Without data it is hard to get an accurate sense of how well or poorly the aggregate North Korean economy is fairing right now. It doesn’t appear to be progressing in the way Kim promised last April, just before meeting President Trump, but neither is it collapsing in any obvious way. Partner country trade data, although clearly biased to reflect official compliance with sanctions, would indicate the UN sanctions are very tough, with most countries showing no trade and the lone significant partner, China, showing imports from North Korea down 89 percent in the year through October. Official exports to North Korea were down 37 percent over the same period with Chinese surpluses, North Korea deficits, running steady at about $200 million a month. And even this excludes capped but otherwise not sanctioned crude oil that China apparently gives North Korea. [i] Despite the large trade deficit, price data shows the monetary system to be stable, suggesting large inflows of services incomes, transfers, or much larger smuggled or otherwise off the books North Korean exports than imports. (Note—much of the anecdotal reporting on smuggled products are of imports to North Korea, not exports.) And, a much bigger headache for Kim, likely extremely tight domestic monetary and fiscal conditions that are holding the won closely pegged to the U.S. dollar.
Still, the price stability as shown in reports from defectors and others is impressive. Imported fuels, especially gasoline, are very expensive but generally stable and fuels seem to be in high demand from a growing private transportation sector. Food prices are stable despite what South Korea estimates as a 3.4 percent drop in grain production this year – rice up 0.5 percent but corn down 10 percent, due to poor weather and lack of fertilizer, some of which is normally imported.[ii] The International Food Organization also separately estimates a poor harvest, saying North Korea needed 647,000 tons of imported food in the 2018 crop year (Nov ‘17-Oct ‘18), compared to 457,000 tons needed in 2017. How much of that need has been fulfilled is not known but there is little sign of grain exports to North Korea from the many countries that report such data to the UN.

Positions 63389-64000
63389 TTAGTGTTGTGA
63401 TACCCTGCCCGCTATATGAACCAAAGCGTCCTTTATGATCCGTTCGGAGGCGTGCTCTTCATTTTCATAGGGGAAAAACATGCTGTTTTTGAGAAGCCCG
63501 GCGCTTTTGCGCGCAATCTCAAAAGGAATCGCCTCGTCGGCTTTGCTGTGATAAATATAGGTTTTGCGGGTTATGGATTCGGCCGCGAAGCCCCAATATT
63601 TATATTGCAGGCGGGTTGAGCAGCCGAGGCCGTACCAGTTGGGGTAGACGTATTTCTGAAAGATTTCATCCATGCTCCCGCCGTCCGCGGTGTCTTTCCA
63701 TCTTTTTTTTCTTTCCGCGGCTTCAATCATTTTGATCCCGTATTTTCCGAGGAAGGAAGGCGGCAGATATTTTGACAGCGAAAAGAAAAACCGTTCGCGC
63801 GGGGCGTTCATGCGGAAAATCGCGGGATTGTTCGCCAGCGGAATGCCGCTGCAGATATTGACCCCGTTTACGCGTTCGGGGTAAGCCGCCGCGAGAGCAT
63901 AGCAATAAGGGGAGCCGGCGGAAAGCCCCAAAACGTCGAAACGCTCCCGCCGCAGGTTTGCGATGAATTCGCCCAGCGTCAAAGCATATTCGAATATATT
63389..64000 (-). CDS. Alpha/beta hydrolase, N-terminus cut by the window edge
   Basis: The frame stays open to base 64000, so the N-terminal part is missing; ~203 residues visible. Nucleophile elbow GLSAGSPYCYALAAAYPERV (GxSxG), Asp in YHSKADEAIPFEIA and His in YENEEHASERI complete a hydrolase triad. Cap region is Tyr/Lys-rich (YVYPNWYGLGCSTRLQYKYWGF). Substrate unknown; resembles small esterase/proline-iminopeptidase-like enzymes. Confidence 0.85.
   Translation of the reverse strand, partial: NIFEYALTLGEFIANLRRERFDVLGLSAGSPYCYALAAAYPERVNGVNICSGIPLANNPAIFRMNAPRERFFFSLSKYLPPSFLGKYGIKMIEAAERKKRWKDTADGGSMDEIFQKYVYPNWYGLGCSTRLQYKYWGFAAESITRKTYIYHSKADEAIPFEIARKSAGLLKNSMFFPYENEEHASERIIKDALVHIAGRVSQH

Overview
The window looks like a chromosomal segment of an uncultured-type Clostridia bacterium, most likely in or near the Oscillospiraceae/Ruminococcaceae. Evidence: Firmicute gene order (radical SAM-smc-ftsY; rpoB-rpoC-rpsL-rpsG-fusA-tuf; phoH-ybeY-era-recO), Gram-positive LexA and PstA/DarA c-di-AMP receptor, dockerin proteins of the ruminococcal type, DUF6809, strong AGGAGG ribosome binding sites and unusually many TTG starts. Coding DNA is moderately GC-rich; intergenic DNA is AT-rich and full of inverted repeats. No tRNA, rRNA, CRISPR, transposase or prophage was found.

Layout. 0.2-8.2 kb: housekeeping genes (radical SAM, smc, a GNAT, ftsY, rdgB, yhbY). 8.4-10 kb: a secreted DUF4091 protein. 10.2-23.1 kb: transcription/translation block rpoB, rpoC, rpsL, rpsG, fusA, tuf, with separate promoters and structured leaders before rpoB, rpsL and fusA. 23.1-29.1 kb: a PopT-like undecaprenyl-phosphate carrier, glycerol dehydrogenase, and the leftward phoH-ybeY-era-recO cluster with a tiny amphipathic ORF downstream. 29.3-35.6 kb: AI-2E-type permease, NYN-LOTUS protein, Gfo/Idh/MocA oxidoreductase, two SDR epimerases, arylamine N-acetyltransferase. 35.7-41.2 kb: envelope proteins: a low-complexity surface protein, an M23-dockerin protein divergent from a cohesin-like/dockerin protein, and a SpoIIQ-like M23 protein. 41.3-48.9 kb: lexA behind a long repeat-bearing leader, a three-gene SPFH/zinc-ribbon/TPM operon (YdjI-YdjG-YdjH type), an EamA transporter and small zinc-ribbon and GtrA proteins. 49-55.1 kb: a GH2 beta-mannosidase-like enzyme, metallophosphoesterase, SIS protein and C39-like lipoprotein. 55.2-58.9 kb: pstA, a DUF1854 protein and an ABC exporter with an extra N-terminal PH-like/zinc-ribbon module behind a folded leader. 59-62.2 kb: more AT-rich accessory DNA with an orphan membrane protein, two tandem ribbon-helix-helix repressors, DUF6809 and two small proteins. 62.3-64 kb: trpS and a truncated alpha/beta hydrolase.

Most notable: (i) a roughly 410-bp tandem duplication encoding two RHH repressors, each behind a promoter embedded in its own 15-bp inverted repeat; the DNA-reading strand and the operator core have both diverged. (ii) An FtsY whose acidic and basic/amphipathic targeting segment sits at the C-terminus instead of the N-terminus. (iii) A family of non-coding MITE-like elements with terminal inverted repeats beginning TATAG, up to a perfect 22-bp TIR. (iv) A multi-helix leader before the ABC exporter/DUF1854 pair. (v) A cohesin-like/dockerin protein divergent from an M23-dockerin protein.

Consumer goods and grain still find their way across the border from China, paid for with Chinese yuan or US dollars. These purchases despite stiff Chinese sanctions on imports from North Korea that should be drying up the Korean supply of foreign cash. Here, Chinese crude oil no doubt helps Mr. Kim. Beyond the fuel itself, government-owned Ponghua refinery (known officially as Ponghua chemical) sells refined products in the domestic private market, sucking up currency that can help manage price levels. Premier Pak Pong Ju publicly visited Chinese-supplied Ponghua, just a few weeks ago, interesting given the theme of self-reliance in the face of “imperialists’” sanctions (presumably including China.) [iii]
So, what is Kim thinking, promising economic advancement while dangerously raising popular expectations and toys with new summits with Moon, Trump, Abe, and Putin? The economy is still first, at least according to a Nodong Shinmun editorial on 18 December and there are no hints of renewed militarism or nuclear tests. [iv] And there are some hopeful signs of economic reform, reforms that would improve private property rights, especially for family farming and productive capital that could put North Korea on a Chinese reform track. North Korean visitors to China and Vietnam, for instance, are studying such reforms and, according to some sources, are using the officially censored “reform” terminology. And private activity even in real estate is expanding rapidly with urban entrepreneurs building private houses in the countryside, on collective land. Simple but huge changes in electricity pricing might be coming, which would bring great economic value but devastate fixed-income state workers.